IHS report on PV costs fuels rhetoric from both sides of anti-dumping debate

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German-headquartered module maker Solarworld takes the lead in EU Prosun. Image: Solarworld.

Solarworld-headed manufacturer group EU Prosun said rival Solar Alliance for Europe (SAFE) is “twisting or simply ignoring” data from an analyst report to make it appear to support the latter’s position on the EU-China anti-dumping dispute.

SAFE, which has a membership of German companies including developer Baywa r.e and energy services provider MVV Energie, campaigns for what it calls “a solar market without trade barriers”. The group campaigns for the lifting of trade tariffs on Chinese PV imports to Europe and recently commissioned analysis firm IHS to put together “The Price of Solar – Benchmarking PV Module Manufacturing Cost”.

Conversely, opponent EU Prosun, which purports to represent the interests of EU manufacturers, continues to lobby for the continuation of tariffs, including the imposition of a €0.56 (US$0.64) per watt minimum import price (MIP).

The SAFE-IHS report says that driven by three factors; economies of scale, close supply chains and a high degree of standardisation, Chinese manufacturers’ modules continue to be produced at lower costs than those from competing nations. While the rate of manufacturing cost reductions has been faster in non-Chinese industries since 2012, Chinese modules are still manufactured some 22% more cheaply.

“Since lower cost leads to cheaper prices, the European solar industry needs full access to Chinese products. This can easily stimulate demand and in the end, European manufacturers would benefit because in a growing market the demand for products “Made in Europe” also increases,” SAFE’s Dr Holger Krawinkel said.

EU Prosun claims Europe is catching up on cost drops

EU Prosun president Milan Nitschke – who is also Solarworld’s vice president – told PV Tech this morning that the SAFE-commissioned study was “ignoring” Chinese state subsidisation of PV companies, what he called “state-financed overcapacities” and lower regulatory standards for the industry.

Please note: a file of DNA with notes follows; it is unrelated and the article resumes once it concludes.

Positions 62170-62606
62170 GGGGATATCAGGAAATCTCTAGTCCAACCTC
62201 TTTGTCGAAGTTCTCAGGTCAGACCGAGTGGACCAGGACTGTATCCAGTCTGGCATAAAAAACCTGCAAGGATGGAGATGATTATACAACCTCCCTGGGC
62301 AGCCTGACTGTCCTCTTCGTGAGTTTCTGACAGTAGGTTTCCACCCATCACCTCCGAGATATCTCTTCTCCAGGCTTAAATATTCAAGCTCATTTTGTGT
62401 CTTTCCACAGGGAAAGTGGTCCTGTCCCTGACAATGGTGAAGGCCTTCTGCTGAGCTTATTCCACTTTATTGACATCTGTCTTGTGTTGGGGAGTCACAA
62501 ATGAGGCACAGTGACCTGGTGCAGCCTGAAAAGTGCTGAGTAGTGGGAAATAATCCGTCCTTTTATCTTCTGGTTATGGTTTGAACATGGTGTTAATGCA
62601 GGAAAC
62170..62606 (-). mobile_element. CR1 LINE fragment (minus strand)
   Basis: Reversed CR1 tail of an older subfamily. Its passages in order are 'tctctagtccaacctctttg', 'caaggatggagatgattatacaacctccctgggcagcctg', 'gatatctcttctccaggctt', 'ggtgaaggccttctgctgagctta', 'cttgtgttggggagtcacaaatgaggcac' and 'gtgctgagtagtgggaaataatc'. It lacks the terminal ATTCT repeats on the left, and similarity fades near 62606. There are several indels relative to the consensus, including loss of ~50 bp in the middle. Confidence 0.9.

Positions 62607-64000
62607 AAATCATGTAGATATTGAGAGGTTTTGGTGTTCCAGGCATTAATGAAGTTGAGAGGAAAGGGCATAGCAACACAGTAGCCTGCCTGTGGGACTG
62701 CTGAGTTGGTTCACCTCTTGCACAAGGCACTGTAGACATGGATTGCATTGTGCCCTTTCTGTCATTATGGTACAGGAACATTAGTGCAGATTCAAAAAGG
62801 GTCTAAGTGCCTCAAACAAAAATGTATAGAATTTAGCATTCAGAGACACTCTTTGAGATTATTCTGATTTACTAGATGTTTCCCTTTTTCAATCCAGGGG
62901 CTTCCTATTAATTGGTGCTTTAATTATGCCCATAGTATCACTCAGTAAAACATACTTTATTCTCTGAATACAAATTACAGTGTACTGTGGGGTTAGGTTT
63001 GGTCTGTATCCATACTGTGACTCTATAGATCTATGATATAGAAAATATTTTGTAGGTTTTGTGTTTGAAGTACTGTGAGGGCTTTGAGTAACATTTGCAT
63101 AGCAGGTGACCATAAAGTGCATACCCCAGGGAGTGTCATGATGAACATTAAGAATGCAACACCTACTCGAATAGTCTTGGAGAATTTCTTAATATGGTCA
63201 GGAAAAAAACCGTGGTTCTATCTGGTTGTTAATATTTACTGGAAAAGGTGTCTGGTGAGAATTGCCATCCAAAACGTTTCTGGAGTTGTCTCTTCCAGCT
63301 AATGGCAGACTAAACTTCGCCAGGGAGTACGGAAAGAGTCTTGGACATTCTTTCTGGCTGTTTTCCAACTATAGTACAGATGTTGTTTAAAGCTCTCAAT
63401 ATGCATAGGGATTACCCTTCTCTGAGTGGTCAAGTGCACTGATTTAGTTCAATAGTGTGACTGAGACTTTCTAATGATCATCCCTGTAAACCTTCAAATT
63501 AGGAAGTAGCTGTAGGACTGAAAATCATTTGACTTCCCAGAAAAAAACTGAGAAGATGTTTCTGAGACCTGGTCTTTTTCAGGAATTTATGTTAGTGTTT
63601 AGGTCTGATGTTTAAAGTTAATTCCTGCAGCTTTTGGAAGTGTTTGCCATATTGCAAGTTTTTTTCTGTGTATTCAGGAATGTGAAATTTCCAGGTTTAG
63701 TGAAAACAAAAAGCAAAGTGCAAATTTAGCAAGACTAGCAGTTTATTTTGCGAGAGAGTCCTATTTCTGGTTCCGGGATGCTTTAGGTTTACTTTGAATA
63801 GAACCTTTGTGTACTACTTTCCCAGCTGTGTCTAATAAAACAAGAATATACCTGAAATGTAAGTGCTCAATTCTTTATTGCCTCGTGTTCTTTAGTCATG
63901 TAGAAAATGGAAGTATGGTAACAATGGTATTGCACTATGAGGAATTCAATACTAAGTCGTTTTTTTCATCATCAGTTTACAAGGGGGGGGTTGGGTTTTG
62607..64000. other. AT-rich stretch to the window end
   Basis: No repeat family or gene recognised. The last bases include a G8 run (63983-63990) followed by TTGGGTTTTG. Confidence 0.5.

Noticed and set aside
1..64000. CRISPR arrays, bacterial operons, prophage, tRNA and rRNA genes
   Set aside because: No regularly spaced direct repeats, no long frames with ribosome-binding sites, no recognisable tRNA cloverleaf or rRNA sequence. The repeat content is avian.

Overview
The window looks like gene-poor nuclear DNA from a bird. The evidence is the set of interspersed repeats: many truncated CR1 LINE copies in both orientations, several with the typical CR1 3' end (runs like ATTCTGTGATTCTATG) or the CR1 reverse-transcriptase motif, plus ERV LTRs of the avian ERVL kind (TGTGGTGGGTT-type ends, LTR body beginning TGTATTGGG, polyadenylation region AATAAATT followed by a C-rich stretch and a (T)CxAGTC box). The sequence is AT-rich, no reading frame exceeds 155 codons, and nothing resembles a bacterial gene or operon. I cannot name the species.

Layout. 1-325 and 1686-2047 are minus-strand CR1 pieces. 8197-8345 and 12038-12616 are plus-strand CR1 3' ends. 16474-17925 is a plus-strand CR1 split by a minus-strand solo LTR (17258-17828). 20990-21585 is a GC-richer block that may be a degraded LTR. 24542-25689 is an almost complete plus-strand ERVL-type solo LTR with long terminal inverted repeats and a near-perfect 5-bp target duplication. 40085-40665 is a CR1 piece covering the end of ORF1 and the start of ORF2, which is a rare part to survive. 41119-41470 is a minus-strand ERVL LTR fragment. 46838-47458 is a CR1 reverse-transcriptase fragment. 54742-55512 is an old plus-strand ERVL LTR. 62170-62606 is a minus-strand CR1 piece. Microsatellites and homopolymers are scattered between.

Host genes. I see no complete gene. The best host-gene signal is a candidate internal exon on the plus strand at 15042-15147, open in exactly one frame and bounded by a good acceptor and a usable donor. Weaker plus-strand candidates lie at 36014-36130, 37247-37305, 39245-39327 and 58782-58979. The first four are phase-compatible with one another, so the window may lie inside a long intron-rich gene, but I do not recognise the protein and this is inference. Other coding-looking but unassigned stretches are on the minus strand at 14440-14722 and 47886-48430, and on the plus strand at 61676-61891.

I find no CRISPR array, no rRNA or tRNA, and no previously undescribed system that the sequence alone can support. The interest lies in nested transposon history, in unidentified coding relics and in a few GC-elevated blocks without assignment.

Nitschke sent PV Tech an English-language version of a statement from EU Prosun which criticised SAFE’s conclusions. Although he said he welcomed the findings that European and US manufacturers appeared to be closing the gap with China, SAFE seemed to be cherry-picking certain points to make the conclusions support its own stance.

He said that the three drivers for cost reduction advantage cited above were all present in categories where “special conditions” exist. According to Nitschke and EU Prosun, it is “all the more remarkable… that non-Chinese companies could now catch up without these subsidies and reduce their costs”.

“Chinese overcapacities are funded by the state. This is precisely the reason why the EU has imposed anti-dumping measures and why these need to continue.”

‘Not the full story’: IHS responds

IHS, which said it maintains a neutral stance on the topic of import duties, wrote its report from a sample of so-called Tier One manufacturers in China, ‘other Asia’ (including Malaysia and Singapore) and the rest of the world – Europe, the USA and Japan. PV Tech spoke with the IHS report’s lead author, Henning Wicht, this morning.

Wicht said that ultimately, it was undeniable that economies of scale drove the cost competitiveness of Chinese makers to a large degree and that it would be difficult for Europe to catch up without a similar effort. While it was true that Chinese PV manufacturing is state-supported, Wicht argued that nearly all governments seek to support their local industries with some form of incentives.

“The point which Mr Nitschke makes is his way of interpreting things – but he’s neglecting that scale matters.”

“There is still a big difference and the difference is related to scale. If you want to have European suppliers being at the same level they would have to run at a higher scale.

To Nitschke’s point that non-Chinese manufacturers are “closing the gap”, Wicht said that there was an element of interpretation on EU Prosun’s part at play.

“The cost gap has declined between EU and China but there’s a big drop in 2012-2013 from Japanese and Western suppliers, related in particular to a drop in costs from the Japanese.”

Wicht said neither he nor IHS was prepared to back either side in the argument, but said it was good that with the report, EU Prosun and SAFE at least had an underlying data set to work from.

However, the analyst said the data in his team’s report supported SAFE’s conclusion that MIP is ultimately limiting competition.

“The cost declines made on the manufacturing side are not taken into account in the current stage through the MIP at a global level,” he said.

At the beginning of March, European Commission senior official Marie Donnelly said that the minimum import price (MIP) policy has resulted in higher prices and no new jobs.

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